Being sick all week, I’ve found myself very much like Mr. Woodhouse in Emma.
Mr. Woodhouse: Cake! Surely you’re not serving cake at your wedding, Miss Taylor! Far too rich, you put us all at peril! Where is Mr. Perry, the apothecary? I’m sure he will support me!
Mrs. Weston: Ah, he is over there, Mr. Woodhouse, having some cake.
And although we all know someone like Mr. Woodhouse—someone on the cautious side of health matters, carrying hand sanitizer everywhere and slipping on masks whenever possible—I think Jane might have included his comical personality to make fun of ourselves. For aren’t we all a little like Mr. Woodhouse at one time or another? Have you ever cancelled a date or appointment because the other person was recently ill? Have you washed your hands manically after visiting the doctor’s office? Have you gobbled Zicam because someone sneezed in front of you in line at the grocery store?
This week I have had to remind myself that things were so much more serious back in Mr. Woodhouse’s day. The truth is, if I’d had what I have now, back in the olden days, chances are I wouldn’t recover to blog about it. Only through the wonders of medical science have I conquered all the injuries and illnesses I’ve acquired during my life.
In fact, there were quite a bit of illnesses I might not have recovered from back in Regency England. One needs only watch the scene from Wives and Daughters where Molly and Roger can’t even touch because of illness to know how serious it was. Check out this blog post on lahilden.com if you want to get into a real hypochondriac state of mind. I mean we’re talking Cholera, Smallpox, Typhoid Fever… Really serious stuff!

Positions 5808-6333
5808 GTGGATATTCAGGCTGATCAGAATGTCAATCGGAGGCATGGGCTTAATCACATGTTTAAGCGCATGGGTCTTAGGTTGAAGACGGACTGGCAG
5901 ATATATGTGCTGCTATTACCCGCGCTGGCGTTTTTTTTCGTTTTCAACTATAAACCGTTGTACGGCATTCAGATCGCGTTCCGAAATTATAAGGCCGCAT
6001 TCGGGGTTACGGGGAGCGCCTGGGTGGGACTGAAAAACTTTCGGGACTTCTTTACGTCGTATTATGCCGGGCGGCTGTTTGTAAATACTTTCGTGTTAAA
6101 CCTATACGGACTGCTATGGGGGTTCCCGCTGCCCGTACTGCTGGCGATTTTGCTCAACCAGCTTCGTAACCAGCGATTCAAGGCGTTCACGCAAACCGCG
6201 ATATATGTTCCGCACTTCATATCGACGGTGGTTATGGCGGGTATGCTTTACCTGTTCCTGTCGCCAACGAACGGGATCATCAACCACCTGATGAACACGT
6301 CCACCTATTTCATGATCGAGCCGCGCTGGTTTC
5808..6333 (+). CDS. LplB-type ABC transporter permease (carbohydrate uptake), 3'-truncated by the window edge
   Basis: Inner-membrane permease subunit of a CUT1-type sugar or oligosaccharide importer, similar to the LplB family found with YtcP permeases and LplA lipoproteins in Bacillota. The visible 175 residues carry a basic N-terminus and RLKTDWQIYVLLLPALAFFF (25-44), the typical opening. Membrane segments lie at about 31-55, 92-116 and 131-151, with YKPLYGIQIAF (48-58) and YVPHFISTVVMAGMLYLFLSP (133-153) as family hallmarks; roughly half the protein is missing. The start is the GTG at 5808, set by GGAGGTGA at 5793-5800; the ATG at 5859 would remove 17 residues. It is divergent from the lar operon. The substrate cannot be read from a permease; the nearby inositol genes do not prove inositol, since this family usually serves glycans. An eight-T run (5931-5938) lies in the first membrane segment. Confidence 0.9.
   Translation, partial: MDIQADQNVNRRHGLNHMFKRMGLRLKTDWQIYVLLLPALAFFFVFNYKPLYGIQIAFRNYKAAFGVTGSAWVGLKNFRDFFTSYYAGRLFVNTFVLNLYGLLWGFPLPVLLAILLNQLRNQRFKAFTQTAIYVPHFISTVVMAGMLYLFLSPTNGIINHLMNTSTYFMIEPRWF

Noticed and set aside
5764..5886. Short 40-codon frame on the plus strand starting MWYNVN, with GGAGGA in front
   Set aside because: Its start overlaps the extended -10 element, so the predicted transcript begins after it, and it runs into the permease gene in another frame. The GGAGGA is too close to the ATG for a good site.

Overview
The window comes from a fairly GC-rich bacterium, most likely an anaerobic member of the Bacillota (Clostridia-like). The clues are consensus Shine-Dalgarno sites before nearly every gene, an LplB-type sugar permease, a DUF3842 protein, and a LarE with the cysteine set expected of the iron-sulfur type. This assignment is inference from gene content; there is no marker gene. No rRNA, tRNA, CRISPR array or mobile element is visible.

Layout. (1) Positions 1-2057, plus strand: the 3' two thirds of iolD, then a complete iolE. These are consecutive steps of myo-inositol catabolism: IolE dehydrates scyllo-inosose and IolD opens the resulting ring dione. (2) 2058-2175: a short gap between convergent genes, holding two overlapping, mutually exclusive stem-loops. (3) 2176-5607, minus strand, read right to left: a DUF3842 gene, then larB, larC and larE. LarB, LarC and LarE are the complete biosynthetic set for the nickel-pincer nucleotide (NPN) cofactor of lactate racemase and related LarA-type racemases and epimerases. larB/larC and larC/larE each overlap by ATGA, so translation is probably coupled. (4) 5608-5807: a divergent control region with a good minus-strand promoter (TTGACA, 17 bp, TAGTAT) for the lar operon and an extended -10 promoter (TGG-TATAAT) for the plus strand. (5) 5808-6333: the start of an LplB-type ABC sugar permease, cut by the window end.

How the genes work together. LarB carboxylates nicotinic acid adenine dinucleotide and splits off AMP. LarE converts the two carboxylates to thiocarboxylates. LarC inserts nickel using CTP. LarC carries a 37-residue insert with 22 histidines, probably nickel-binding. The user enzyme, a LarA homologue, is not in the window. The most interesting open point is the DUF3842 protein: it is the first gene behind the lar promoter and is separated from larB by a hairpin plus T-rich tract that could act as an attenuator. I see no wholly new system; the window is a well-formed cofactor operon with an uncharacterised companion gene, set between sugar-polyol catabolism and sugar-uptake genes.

You might be asking what the point of this blog is. Is it just a medication-induced rant brought on by too much Austen watching while sick? Is it because when you get sick you get all retrospective and try to make sense out of things we take for granted in our everyday lives?
Probably. But because of this illness, I have gained a new respect for Mr. Woodhouse. He isn’t the scaredy-cat hypochondriac we all think he is, no! He’s just a man who cares enough for Emma and himself to want wellness to surround them. He knows the dangers of kids bringing illnesses home and of travelling in the rain.
No, I shall never look at Mr. Woodhouse the same again. He is to be applauded, to be revered!
Mr. Woodhouse: You must wrap up warm, Emma, in case some of the young dancers do something remarkably reprehensible, like opening a window.
Okay, so yeah, that might be a bit much. I’m sure I’ll come to my senses in 5-7 days.
Prescription: Watch Emma with a glass of hot cocoa and call me in the morning.
Stay well readers!